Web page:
Aimee Benavides has built a thriving career as a translator and interpreter while homeschooling her nine-year-old daughter, who has autism, and 11-year-old son, who is heavily involved in STEM enrichment classes. What makes it all possible is the home-based business she started in 2010, after leaving a full-time job in the court system.
It isn’t easy to juggle it all. Sometimes she starts work at 5:30 am to get her work done—or brings her son to the school board meetings where she takes on evening projects. “The times I don’t take my son with me, they ask, ‘How is your son?’” she says.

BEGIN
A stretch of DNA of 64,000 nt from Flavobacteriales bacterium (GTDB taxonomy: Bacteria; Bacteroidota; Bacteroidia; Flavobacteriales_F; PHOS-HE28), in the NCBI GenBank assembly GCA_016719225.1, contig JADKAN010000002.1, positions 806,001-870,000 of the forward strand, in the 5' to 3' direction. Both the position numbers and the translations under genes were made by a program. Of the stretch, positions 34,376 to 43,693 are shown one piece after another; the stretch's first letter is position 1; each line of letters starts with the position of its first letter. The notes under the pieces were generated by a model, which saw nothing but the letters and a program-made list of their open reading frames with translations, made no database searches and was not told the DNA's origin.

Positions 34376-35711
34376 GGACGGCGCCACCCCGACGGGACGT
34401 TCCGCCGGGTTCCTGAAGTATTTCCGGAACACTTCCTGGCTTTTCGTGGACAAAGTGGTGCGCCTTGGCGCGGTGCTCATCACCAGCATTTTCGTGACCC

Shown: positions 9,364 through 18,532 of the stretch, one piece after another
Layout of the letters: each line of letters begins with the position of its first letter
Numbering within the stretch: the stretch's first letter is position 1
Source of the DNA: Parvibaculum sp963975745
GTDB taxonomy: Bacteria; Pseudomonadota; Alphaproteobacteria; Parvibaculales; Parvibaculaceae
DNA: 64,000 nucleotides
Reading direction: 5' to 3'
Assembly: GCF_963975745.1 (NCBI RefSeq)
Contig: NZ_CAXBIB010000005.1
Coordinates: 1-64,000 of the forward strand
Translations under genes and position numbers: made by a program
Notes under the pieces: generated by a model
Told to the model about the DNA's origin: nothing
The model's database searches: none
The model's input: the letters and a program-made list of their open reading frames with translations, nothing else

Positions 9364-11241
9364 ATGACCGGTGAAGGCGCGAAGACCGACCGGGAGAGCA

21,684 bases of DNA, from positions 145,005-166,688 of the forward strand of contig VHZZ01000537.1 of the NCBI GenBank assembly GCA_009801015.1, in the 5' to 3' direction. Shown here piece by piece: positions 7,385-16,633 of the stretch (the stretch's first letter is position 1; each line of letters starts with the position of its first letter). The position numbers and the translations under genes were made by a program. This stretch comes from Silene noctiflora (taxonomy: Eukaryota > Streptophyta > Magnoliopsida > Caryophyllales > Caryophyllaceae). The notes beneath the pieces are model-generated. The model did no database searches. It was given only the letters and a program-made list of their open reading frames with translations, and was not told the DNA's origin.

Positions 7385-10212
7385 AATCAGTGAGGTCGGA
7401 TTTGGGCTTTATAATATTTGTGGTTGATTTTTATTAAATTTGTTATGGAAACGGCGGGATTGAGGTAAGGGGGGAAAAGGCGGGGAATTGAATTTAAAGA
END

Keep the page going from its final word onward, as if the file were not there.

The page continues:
Still, Benavides would not trade the flexibility of self-employment for a traditional job. Benavides’ business allows her and her husband, an IT professional, to afford the cost of living in Fresno, Calif., while still permitting them to manage their family responsibilities.
Benavides is one of a number of self-employed women in California who are speaking out in opposition to AB5, a union-backed law aimed at preventing misclassification of gig workers that took effect on January 1. The law presumes that every worker in the state—except those on a list of exempted industries, such as physicians, accountants, architects and engineers—is an employee.